It is based on a fable/poem written by Sergey Mikhalkov (who's also known for writing the Soviet and Russian national anthem lyrics) that was first published in the official journal of the Russian (then Soviet) Defense Ministry on 1945, Э 15/16. You can read the original here (press ctrl+f, type in "Полкан и Шавка"). Mikhalkov also wrote the screenplay for the animated film, and he changed some of the basic plot and wrote new lines for the film. Dark though the film be, the original poem is far more bleak: Polkan and Shavka chase a rabbit, get lost in the woods, and are beset by a pack of wolves (not just two/three as in the film). Polkan attacks them, kills one but is killed himself the next moment. Shavka throws herselves in their midst and does what she does in the film. The wolves eat her ("just in case") when they get to the meadow, but they're killed themselves when they attack the flock by shepherds armed with rifles (not just one boy with a rifle as in the film). The author's final line in the poem is:
For this fable, no moral need be said.
Polkan's fate saddens me. For Shavka, I'm not sad!
In the context, this seems to be a cautionary tale about turncoat Russians who cooperated with the Germans - with the message being that you'll die either way, so at least don't die as a betrayer of your friends. But in the film, Polkan's survival allows him to (through a great effort of will) alert the boy shepherd in time to save the flock and himself. Also, many will note that the boy is a remarkably excellent sniper at the end - perhaps a reminder for Soviet children to do well at the shooting exercises that they did in schools for decades after the war.
As with the earlier animated adaptation of a poem/fable, "The Stolen Sun", "Polkan and Shavka" speaks to current events at the time it was made, while cloaking them in an ageless story. Someone from a completely different culture could watch this film and understand instantly what it's about.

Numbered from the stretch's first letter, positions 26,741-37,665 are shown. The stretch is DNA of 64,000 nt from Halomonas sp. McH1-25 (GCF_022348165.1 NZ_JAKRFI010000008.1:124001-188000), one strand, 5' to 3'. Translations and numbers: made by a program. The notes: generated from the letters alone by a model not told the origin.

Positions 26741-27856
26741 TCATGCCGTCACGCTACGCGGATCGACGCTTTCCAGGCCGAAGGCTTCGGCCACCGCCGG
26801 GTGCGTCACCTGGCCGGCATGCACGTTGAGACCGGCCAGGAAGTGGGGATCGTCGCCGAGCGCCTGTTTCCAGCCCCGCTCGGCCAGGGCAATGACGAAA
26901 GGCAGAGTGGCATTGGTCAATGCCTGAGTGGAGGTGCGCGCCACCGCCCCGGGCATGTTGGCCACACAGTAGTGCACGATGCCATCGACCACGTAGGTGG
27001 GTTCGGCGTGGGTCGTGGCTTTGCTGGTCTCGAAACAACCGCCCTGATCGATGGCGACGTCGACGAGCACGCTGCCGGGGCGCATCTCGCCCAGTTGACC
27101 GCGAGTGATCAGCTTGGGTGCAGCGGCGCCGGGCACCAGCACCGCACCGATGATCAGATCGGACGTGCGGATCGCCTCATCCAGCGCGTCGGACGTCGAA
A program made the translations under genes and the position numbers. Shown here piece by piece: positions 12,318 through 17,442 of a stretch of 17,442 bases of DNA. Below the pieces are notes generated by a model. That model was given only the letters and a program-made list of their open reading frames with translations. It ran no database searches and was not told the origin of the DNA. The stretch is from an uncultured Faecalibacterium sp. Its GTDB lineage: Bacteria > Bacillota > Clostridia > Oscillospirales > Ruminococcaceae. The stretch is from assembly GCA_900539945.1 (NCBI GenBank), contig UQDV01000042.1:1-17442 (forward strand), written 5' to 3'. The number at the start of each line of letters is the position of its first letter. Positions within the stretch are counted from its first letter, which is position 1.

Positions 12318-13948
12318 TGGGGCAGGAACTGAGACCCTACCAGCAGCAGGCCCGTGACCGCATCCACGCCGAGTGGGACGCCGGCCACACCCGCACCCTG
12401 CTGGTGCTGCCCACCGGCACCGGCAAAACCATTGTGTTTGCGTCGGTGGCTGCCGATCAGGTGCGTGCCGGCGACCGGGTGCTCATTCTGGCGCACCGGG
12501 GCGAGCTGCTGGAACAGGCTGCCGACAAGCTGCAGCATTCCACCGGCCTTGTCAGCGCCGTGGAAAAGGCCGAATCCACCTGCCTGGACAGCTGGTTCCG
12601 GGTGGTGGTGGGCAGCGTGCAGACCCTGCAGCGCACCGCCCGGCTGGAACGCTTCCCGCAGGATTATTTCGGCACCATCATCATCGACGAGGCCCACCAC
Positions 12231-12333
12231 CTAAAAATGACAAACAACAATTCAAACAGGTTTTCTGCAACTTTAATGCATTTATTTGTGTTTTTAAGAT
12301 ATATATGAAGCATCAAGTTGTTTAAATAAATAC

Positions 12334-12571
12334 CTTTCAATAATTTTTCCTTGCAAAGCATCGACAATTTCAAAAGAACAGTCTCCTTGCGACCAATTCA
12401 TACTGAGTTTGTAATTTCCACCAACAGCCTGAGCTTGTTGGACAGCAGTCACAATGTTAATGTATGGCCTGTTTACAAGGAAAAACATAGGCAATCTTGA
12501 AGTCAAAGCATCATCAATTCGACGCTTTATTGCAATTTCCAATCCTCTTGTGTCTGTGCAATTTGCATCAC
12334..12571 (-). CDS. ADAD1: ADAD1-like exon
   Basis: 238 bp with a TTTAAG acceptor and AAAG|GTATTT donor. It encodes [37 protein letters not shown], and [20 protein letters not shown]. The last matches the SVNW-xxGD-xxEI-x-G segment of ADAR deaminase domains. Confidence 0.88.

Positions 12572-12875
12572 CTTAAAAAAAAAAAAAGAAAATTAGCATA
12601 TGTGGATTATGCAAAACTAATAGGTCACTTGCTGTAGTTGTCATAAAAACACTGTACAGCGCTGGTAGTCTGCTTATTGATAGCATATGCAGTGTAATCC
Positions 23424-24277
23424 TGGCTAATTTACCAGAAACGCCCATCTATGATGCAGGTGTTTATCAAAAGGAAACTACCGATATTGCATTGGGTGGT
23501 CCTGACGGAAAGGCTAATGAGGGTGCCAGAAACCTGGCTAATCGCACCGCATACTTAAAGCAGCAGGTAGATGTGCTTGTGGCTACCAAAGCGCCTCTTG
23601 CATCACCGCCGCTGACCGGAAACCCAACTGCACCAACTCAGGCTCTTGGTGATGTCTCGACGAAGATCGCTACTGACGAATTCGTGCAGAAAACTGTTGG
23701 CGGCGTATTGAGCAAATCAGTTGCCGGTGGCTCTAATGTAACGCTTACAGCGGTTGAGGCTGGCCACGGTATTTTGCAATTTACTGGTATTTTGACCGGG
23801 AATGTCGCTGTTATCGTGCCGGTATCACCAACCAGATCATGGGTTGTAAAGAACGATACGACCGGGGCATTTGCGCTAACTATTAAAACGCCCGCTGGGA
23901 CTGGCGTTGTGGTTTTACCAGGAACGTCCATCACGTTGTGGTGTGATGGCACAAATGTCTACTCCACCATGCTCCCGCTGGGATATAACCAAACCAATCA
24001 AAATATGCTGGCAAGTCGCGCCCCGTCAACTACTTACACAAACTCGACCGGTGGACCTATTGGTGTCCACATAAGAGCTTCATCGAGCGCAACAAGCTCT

When I watch this film, I am struck by the excellent character animation. These days, the definition of a character in an animated film is often done mostly through stylistic decisions, with the actual animation being minimal. In the time that this film was made, it was the opposite - the style of every film was almost the same, so if a character were to be defined, it could only be done through the way it acted. And so every character in this film moves in a very particular way. For example, the dogs' characters are defined in the very first scene in which we see them - at 0:42. Polkan's pose is good-natured, relaxed and confident. Shavka bends her body this way and that and doesn't stay in one place too long. There follow some very complicated (because of perspective) animation sequences of the dogs chasing the rabbit, followed by a fantastic example of acting accompanying spoken words (1:36). The next bit that really stood out to me is the confident, predatory walk of the two wolves at 2:35 - I get shivers just looking at it. And then, of course, Polkan fighting the wolves, while Shavka backs away with her tail between her legs. At 7:45, as Polkan comes out of the water, his resolve and his physical weakness is portrayed - his back bends as he comes out, making us feel pity for him. (by the way, at 7:26, look at the wonderful animated water effect, with wavy reflections. I wonder how they did it?)